Healthy Foods on a Budget
Then after a few very scary episodes, I got the diagnosis I wasn’t expecting, I was allergic to dozens and dozens of foods. So I did what any rational, mature woman would do. I went to the grocery store, walked down every aisle, and cried my eyes out over the foods I could no longer have.
From then on it’s been a journey. We cut out processed sugars, preservatives, most processed foods, and I cut out wheat. We aren’t “super healthy” and eat a perfect diet, but we do eat real, unprocessed foods, provide our bodies with healthy fats, and make everything from scratch. September of this year will mark four years since I’ve eaten anything that I haven’t made myself (no eating out). I won’t say that I don’t have occasional cravings, but I can see how much our health has changed over the years and I wouldn’t give that up for any Twinkie. Now I’m able to eat everything I had issues with in moderation. Amazing how foods can change your life!
Real, unprocessed foods are expensive. Or at least that’s what you may think. One thing that we’ve learned since starting our journey is how to keep our grocery budget low and still be able to afford our yummy healthy foods. It takes a bit of work, but it is possible! Here’s a list of my top 23 ways to buy healthy foods on a budget.
1. Plant a garden, as big as you have room for. Yes, homesteading 101, plant that garden! Even if you live in an apartment you can plant a garden, it just takes a few flower pots or totes. Our goal this year is to have to buy as little produce as possible over the next winter, so my garden is going to be as big as I can manage.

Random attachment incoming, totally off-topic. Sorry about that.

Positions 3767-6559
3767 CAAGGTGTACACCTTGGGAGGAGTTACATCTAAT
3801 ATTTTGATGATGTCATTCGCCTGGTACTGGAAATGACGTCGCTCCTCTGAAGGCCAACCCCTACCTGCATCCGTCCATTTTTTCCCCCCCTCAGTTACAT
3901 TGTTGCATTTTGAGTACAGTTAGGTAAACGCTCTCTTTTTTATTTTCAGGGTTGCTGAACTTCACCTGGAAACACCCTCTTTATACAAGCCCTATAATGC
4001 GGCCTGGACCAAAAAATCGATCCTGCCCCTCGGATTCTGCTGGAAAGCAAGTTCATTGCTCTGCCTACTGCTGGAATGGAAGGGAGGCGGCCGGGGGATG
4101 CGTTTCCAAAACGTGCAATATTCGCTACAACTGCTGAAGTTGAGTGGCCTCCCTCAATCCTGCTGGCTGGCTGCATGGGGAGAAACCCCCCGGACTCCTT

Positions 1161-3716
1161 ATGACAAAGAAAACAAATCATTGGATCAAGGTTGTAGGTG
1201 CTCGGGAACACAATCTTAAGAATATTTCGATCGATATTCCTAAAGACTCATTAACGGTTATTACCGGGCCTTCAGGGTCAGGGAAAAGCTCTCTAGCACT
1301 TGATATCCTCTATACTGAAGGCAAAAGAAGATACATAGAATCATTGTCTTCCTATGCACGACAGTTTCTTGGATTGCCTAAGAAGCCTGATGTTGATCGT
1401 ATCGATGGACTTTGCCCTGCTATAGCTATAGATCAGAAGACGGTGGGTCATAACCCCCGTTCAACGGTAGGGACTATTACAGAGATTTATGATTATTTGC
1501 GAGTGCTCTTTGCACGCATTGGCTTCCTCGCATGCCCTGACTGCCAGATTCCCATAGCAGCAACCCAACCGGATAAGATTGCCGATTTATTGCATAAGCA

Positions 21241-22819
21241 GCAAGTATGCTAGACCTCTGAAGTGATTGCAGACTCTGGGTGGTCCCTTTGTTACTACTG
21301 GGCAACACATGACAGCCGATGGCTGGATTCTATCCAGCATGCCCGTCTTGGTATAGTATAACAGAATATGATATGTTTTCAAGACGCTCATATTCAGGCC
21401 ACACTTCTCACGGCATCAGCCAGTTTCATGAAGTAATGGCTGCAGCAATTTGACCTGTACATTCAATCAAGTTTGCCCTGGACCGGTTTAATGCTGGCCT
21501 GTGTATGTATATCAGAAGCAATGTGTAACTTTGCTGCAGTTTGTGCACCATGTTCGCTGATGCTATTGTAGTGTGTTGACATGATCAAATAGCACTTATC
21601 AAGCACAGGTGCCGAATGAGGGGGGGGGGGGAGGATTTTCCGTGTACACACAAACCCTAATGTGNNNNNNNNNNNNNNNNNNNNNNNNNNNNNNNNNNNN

2. Start buying your meat in bulk. There are many sources to buy meat in bulk; from the membership stores to local farmers. Check the newspaper, Craigslist, or ask in Facebook groups to find someone that might be selling meat. Here’s a great detailed post on Buying Meats in Bulk.
3. Don’t buy “healthy junk food”. I buy the occasional crackers and snacks for my hubby’s lunches ONLY when I can get them for 75% off the retail price or more. (Aka, less than the cost and time of me making it myself)
4. Search for deals in random places. I find some great deals on healthy and organic foods in odd places, the discount grocery stores, the bread outlet store, even the regular local grocery store sometimes has great markdowns on organics. You really truly never know until you look! Make sure to shop these places in the early morning while the discounted items are more plentiful.
5. Keep it in season. When buying your produce, make sure to look for what is in season at the time to find the best prices. Raspberries aren’t going to be cheap in the winter but you should be able to get a great deal in the spring, stock up then and freeze extras for later.